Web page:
The shipping industry and the Ministry of Surface Transport have asked Finance Minister Pranab Mukherjee to consider subsidies to the 35,000 crore maritime sector, media reports say. Although the country’s tonnage has grown today to more than 10 million gross tonnage (GT), with a record 63 new ships totalling nearly a million GT being added to the Indian fleet since January, Indian shipping share in its own domestic maritime trade has plummeted to 8 percent, and India’s share of global tonnage is just 1 percent. These, and the cost of operations, are the main issues that the industry wants to address.
The 8 percent figure is half the 2009 share and has prompted the industry to lobby the Finance Ministry for subsidies once again. "Subsidies will definitely help us and Indian shipping. Out of the 9.45 gigatonnes of shipping capacity, about four million tonnes will need to be scrapped and replaced by 2012," says Mr Sabyasachi Hajara, CMD of SCI. His company, which has approval for a stake sale recently, is looking for interest subvention similar to the Technology Upgradation Fund that has been raised for the textiles industry; a portion of the loan interest for upgradation is borne by the State as per the scheme.
Indian companies say that they would buy more ships if the climate for investment was better and a level playing field ensured. At present, only 10 per cent of the India's exim cargo is carried on Indian ships. “Our operating cost is nearly 30 per cent higher than that of foreign flag vessels,” says Mr Anil Devli, CEO of the Indian National Shipowners' Association (INSA). Indian flag vessels pay a service tax of 13.2 per cent which foreign ship’s do not. Moreover, crew working on foreign vessels do not pay income tax: all this results in the market being tilted in favour of foreign ships.
Amongst these grievances, the industry is now seeking an acquisition fund of 400 crore that would be interest-subsidised. INSA estimates that the total cost of replacing Indian tonnage is a staggering Rs. 55,000 crore, given that the average age of the Indian ageing fleet is down to 18 years today; half the vessels are older.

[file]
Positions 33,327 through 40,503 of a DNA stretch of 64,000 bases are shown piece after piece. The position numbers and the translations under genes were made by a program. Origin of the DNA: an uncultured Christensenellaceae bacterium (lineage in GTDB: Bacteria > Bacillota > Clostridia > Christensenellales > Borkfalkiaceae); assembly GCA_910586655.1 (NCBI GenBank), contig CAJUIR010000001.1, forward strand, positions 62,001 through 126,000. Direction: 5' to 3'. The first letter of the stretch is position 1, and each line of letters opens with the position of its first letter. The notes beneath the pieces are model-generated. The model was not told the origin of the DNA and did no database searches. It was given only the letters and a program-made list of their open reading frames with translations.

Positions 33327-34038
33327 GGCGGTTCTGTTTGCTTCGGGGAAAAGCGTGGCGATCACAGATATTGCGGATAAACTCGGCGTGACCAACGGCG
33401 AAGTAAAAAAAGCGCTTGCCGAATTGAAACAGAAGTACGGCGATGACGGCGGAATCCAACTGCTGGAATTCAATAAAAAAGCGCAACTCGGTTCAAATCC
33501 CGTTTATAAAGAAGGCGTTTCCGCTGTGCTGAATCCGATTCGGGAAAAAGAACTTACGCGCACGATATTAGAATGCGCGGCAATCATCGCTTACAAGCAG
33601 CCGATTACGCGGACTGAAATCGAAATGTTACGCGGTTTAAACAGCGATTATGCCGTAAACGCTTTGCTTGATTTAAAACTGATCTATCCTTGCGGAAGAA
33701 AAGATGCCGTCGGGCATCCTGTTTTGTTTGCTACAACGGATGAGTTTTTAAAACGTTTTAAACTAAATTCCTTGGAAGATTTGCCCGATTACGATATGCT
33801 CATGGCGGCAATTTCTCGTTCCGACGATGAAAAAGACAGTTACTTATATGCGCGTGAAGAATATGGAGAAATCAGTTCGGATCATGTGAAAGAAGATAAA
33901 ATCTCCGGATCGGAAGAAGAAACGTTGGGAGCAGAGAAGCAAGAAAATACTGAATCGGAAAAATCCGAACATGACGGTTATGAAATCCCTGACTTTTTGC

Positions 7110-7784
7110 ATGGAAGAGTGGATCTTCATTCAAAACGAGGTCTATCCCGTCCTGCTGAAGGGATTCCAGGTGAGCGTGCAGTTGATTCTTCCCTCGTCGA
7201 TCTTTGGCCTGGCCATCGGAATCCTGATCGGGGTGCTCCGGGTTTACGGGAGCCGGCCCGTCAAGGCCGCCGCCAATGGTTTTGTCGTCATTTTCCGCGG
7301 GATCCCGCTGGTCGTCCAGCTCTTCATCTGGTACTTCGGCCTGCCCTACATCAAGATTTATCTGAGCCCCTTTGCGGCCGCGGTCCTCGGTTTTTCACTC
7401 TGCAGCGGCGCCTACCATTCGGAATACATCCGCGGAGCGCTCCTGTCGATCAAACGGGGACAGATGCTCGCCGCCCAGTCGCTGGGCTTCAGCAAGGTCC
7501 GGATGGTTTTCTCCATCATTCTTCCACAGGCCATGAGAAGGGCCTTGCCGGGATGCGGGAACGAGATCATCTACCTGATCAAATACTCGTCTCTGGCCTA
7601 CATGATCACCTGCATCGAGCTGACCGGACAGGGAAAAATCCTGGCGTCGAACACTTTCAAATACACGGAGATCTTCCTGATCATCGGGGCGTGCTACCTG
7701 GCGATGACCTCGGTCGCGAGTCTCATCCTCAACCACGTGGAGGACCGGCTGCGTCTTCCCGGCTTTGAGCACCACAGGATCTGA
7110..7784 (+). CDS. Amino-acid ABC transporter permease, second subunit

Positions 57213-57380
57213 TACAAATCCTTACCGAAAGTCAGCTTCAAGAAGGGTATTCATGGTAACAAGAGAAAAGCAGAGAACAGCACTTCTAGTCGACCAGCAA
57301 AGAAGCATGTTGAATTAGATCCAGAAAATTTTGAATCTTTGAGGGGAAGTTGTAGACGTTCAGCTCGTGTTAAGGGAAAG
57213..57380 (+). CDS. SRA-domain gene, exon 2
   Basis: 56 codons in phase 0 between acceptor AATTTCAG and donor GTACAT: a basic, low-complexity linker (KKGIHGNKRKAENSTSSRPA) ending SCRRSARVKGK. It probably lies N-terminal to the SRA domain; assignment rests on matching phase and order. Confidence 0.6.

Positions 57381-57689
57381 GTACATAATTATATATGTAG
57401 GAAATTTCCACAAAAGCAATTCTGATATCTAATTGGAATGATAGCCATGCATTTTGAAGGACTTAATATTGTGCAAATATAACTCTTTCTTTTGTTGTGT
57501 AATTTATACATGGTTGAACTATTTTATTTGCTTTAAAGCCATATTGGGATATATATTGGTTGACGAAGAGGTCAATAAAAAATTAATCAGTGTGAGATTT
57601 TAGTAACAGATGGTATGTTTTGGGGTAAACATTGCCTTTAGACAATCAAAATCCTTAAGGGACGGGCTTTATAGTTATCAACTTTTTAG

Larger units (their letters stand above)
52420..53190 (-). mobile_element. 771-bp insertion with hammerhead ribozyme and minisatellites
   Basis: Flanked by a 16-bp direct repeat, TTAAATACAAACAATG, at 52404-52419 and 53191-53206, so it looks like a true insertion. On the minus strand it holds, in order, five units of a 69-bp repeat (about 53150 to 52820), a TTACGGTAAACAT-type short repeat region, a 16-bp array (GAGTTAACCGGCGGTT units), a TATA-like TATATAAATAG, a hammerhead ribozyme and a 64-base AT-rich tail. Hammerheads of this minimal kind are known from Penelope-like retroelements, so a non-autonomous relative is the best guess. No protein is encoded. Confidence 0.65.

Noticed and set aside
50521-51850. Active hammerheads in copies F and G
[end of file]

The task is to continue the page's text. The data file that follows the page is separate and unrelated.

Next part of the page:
"The fall in share of Indian shipping companies is alarming. Indian ships are considered more expensive than foreign ones, but our companies are heavily taxed," said Atul Aggarwal of INSA to the newsmagazine Tehelka; the organisation also wants Cabotage rules to be strictly enforced by Indian authorities, thus protecting Indian bottoms.
Government officials admit that finance for shipping remains a problem in India. With banks not keen on offering loans for new acquisitions and with little government support, shipowners are in a difficult situation. Indian companies are obviously keen to exploit the low acquisition prices presently prevailing in the global market but are hamstrung by lack of funds. Even so, many, including SCI and Great Eastern, are going ahead with ambitious expansion plans.
Shipping tonnage has grown steadily in the last seven years after the advent of the Tonnage Tax: From 6.94 million GT in April 2004, it stands at 10 million GT- 1029 ships- today, a smart rise by any standards. As of September 1, 2010, 1,029 ships totalling 10.10 million GT were registered under the Indian flag. About two thirds of these- 693 ships- are coasters. “Moving from single-digit gross tonnage to double digits is a significant achievement. However, this tonnage is peanuts when compared with that of the other maritime nations such as Singapore, China, and Japan,” said Devli, quoted in the Hindu. “It is a paradox that Indian ships do not carry the bulk of Indian cargo,” he added. “The government must adopt a policy of ‘Indian cargo for Indian ships.’”